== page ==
As a side note, you might notice the hamburgers poking out of the top of the mass of food scraps in the first photo.  Most websites will tell you to steer clear of breads, meats, and oils in your worm bin, mostly because they attract scavenging animals and can smell.  However, I suspect that the large size of our worm bin (and its distance from habitation) will mitigate these issues and allow us to mix in all types of waste.  I'll let you know if we have any problems.

Our chicken waterer keeps your backyard flock hydrated even if you have to leave town for the weekend.

This post is part of our Hands-on Wormkeeping lunchtime series.  Read all of the entries:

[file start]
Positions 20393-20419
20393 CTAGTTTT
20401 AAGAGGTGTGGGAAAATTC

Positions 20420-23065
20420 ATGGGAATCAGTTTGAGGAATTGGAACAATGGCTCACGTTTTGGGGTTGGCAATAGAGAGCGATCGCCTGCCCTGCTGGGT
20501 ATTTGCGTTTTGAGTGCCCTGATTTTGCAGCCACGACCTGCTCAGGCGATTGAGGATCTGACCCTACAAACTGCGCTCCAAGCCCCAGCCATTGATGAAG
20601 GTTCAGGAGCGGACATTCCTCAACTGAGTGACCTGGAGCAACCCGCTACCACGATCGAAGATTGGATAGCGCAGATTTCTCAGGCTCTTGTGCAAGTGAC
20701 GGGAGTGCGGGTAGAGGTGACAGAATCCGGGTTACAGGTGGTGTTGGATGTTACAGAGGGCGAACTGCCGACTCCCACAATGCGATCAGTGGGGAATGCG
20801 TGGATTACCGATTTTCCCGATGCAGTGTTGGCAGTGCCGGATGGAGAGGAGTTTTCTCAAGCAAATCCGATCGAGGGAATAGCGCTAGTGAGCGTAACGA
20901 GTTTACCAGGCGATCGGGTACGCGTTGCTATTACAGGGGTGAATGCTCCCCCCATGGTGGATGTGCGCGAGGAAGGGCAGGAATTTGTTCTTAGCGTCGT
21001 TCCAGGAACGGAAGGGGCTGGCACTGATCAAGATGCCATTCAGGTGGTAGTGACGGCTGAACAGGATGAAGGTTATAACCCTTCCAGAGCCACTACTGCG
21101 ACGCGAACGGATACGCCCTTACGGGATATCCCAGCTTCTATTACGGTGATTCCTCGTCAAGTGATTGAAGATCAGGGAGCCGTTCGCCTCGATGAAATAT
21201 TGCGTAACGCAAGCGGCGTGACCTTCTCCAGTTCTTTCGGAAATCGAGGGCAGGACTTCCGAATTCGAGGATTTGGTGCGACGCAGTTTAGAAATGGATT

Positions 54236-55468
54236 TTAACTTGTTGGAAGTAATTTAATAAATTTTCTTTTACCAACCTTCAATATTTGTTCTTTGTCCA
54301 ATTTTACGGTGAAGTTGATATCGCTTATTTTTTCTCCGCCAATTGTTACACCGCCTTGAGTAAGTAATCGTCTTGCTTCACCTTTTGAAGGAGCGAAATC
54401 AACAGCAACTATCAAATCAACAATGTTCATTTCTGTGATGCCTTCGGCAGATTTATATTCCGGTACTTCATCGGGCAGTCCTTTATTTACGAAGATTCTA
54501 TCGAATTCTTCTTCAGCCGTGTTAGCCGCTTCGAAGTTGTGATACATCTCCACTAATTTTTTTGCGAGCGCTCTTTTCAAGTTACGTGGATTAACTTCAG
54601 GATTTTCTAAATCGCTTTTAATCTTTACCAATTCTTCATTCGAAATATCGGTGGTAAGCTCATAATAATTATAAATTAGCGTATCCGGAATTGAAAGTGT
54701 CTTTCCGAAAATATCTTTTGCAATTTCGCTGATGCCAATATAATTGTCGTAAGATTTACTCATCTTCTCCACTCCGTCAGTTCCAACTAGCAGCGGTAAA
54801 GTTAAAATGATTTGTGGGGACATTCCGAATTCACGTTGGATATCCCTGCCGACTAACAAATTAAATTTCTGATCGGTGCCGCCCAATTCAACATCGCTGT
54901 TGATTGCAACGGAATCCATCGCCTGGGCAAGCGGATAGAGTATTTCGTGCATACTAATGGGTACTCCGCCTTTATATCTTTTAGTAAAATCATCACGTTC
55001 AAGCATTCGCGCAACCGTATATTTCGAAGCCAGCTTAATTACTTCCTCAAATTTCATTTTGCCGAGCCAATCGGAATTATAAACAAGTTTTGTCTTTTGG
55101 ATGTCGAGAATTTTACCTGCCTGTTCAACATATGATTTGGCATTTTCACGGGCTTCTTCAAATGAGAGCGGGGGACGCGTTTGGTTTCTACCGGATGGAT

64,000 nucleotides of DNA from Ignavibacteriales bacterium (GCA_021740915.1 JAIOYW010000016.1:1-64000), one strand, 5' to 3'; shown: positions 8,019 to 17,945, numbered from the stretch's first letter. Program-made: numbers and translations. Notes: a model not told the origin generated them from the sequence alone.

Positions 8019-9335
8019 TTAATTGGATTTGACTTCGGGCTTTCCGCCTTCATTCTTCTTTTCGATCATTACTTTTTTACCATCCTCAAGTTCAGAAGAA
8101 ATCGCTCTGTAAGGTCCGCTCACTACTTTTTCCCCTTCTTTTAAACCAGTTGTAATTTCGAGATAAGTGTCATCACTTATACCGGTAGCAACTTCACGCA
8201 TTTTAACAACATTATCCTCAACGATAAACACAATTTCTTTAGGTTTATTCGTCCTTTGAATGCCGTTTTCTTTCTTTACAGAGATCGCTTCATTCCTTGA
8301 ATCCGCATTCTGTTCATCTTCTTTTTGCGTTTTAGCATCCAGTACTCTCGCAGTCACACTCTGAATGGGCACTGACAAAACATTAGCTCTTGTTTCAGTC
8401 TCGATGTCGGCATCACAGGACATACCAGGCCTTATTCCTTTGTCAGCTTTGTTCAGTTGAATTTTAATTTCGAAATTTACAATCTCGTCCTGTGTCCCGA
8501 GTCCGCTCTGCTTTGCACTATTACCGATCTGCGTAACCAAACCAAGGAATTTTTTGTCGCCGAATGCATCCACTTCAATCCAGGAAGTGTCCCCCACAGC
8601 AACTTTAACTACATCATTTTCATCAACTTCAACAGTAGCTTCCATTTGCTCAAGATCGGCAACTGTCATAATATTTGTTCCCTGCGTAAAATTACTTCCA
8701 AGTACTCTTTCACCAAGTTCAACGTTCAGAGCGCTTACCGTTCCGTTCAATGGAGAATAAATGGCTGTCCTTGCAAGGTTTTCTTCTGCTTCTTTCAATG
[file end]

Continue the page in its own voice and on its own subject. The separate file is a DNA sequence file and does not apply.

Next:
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About us: Anna Hess and Mark Hamilton spent over a decade living self-sufficiently in the mountains of Virginia before moving north to start over from scratch in the foothills of Ohio. They've experimented with permaculture, no-till gardening, trailersteading, home-based microbusinesses and much more, writing about their adventures in both blogs and books.

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Can you use wood chips for carbon?
Comment by Errol Wed Feb 23 15:35:10 2011
I could in a pinch, but wood chips are such a bit hunk of carbon that they'd take a lot longer to break down than anything else in the bin. I'd have to set the worm castings aside for a few months after the worms were done with them for the chips to finish up, or screen them out. Right now, I'm just using the wood chips for the carbon in our spillover compost pile, and am scrounging for smaller particles of carbon.